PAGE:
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Global Music Supply, LLC v. Prestini International, Inc.

Court of Appeals of Arizona, Second Division, Department B

August 27, 2013

GLOBAL MUSIC SUPPLY, LLC, a Hawaii limited liability company, Plaintiff/Appellee,
v.
PRESTINI INTERNATIONAL, INC., Defendant/Appellant.

Not for Publication Rule 28, Rules of Civil Appellate Procedure

APPEAL FROM THE SUPERIOR COURT OF SANTA CRUZ COUNTY Cause No. CV12289 Honorable James A. Soto, Judge.

Ridenour, Hienton & Lewis, P.L.L.C. By Robert P. Rutila Attorneys for Plaintiff/Appellee.

Robert S. Wolkin, P.C. By Robert S. Wolkin Tucson Attorney for Defendant/Appellant.

MEMORANDUM DECISION

VIRGINIA C. KELLY, Presiding Judge.

¶1 Debtor Prestini International, Inc. (Prestini) appeals from the trial court's ruling refusing to quash a writ of garnishment served upon garnishee Wells Fargo Bank, N.A. (Wells Fargo). Prestini argues creditor Global Music Supply, LLC (Global Music) failed to "satisfy the due process requirements" of garnishment proceedings by serving a writ on Wells Fargo that did not properly name the bank as garnishee. For the reasons below, we affirm the court's refusal to quash the writ, vacate its subsequent judgment on the writ, and remand.

Factual and Procedural Background

¶2 The relevant facts are undisputed. Global Music obtained a judgment for contractual damages against Prestini in the First Circuit Court for the State of Hawaii. It filed a copy of the judgment with the clerk of the Santa Cruz County Superior Court, in compliance with the Uniform Enforcement of Foreign Judgments Act. See A.R.S. §§ 12-1701 through 12-1708. In July 2012, Global Music served writs of garnishment upon J.P. Morgan Chase Bank, N.A. (Chase) and Wells Fargo, alleging the banks possessed funds belonging to Prestini. Each garnishee filed an answer to the writ.

¶3 Prestini requested a hearing to object to the garnishment against Wells Fargo. See A.R.S. § 12-1584(B). It argued the trial court should quash the writ and strike Wells Fargo's answer because the writ had failed to name Wells Fargo as the garnishee. After a hearing, the trial court found the writ naming Chase had been served upon Wells Fargo and the writ naming Wells Fargo had been served upon Chase.[1] However, it noted each bank had filed an answer that identified the institution and provided the information required by statute. It concluded Prestini had not been prejudiced by the "clerical oversight" and entered a signed minute entry denying Prestini's motion to quash the writ, ordering judgment against Wells Fargo, and directing Global Music to lodge a form of judgment consistent with its order. Prestini filed a notice of appeal from the signed minute entry. Thirteen days later, the court entered final judgment on the writ against Wells Fargo, ordering it to "immediately transfer" to Global Music non-exempt funds it held for Prestini at the time the writ was served.

Discussion

Refusal to Quash Writ

¶4 Prestini argues Global Music failed "to satisfy the due process requirements involved in garnishment of non-wages" because the writ served upon Wells Fargo did not name the proper garnishee as required by A.R.S. § 12-1574(B)(2). Relying on San Fernando Motors, Inc. v. Fowler, 17 Ariz.App. 357, 498 P.2d 169 (1972), it contends a writ that does not comply substantially with statutory requirements is invalid and "does not confer any jurisdiction in the court over the defendant's assets." "We review legal questions, including questions of constitutional law, de novo." Williams v. Cahill ex rel. Cnty. of Pima, 232 Ariz. 221, ¶ 6, 303 P.3d 532, 535 (App. 2013).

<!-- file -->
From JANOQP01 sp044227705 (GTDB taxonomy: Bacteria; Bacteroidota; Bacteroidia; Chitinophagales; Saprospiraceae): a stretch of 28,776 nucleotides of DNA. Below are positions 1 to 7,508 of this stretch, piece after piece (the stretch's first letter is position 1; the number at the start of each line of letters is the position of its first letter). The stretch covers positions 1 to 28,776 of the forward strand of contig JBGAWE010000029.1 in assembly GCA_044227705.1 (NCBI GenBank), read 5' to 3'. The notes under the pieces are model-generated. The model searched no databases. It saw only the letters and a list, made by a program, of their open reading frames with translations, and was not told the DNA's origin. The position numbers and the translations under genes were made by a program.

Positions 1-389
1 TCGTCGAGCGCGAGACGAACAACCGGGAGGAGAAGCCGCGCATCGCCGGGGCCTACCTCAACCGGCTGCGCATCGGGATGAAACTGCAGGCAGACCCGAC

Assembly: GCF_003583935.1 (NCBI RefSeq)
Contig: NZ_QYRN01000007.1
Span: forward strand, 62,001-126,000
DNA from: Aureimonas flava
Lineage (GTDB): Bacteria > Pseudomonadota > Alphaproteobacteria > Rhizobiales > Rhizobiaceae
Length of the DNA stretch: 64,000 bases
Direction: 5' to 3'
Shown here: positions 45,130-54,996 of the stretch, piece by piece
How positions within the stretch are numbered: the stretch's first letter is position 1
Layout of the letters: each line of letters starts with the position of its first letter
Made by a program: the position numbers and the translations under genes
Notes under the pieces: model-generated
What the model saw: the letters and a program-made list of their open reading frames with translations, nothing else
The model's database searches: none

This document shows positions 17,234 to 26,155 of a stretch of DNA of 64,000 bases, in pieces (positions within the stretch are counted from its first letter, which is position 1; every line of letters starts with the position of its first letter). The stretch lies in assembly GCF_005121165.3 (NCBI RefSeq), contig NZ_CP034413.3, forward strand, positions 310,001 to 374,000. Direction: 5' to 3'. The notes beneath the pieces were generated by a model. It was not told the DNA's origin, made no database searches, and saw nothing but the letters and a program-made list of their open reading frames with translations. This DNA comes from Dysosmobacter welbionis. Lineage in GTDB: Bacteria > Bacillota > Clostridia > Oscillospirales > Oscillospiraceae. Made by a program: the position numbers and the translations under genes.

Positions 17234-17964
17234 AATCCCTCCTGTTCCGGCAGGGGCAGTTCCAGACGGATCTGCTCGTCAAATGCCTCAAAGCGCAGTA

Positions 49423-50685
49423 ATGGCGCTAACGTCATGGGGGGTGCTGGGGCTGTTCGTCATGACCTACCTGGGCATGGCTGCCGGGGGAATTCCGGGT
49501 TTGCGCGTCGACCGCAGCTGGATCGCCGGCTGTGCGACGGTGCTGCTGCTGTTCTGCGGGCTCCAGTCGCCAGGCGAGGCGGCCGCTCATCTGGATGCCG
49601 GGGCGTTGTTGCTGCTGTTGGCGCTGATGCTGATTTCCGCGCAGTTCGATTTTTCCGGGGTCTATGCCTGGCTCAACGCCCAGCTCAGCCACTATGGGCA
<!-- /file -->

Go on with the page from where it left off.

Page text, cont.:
¶5 The record on appeal does not reflect that Prestini raised its constitutional argument in the trial court. Generally, this court will not address issues raised for the first time on appeal, even if they are of constitutional magnitude. Romero v. Sw. Ambulance, 211 Ariz. 200, 204, 119 P.3d 467, 471 (App. 2005). However, we need not determine whether Prestini has waived its argument on appeal because it lacks standing to raise the issue.

¶6 Constitutional rights such as the right to due process generally are personal and cannot be raised vicariously.[2]Broadrick v. Oklahoma, 413 U.S. 601, 610 (1973); Kerr v. Killian, 197 Ariz. 213, ¶ 16, 3 P.3d 1133, 1137 (App. 2000) (department of revenue lacked standing to assert due process rights of taxpayers who allegedly received inadequate notice of intent to seek common fund attorney fee award). Prestini has not alleged the failure to name Wells Fargo in the writ implicated its own right to notice of the garnishment proceedings. It does not dispute that Wells Fargo delivered it a copy of the writ and summons within three days of its service, as required by statute. See § 12-1574(D) (garnishee must deliver to debtor copies of writ, summons, underlying judgment, notice of hearing rights). Instead, it raises the issue of Wells Fargo's notice rights by discussing Fowler, a case in which default judgment was entered after a garnishee failed to answer a writ of garnishment. 17 Ariz.App. at 357, 498 P.2d at 169. In Fowler, this court concluded the garnishee's due process rights had been violated because it had not been summoned to appear before the court and, therefore, the court had lacked personal jurisdiction over the garnishee. Id. at 360-61, 498 P.2d at 172-73 (garnishee must receive reasonable and adequate notice of pendency of action and opportunity to appear). The Fowler court did not discuss the ...


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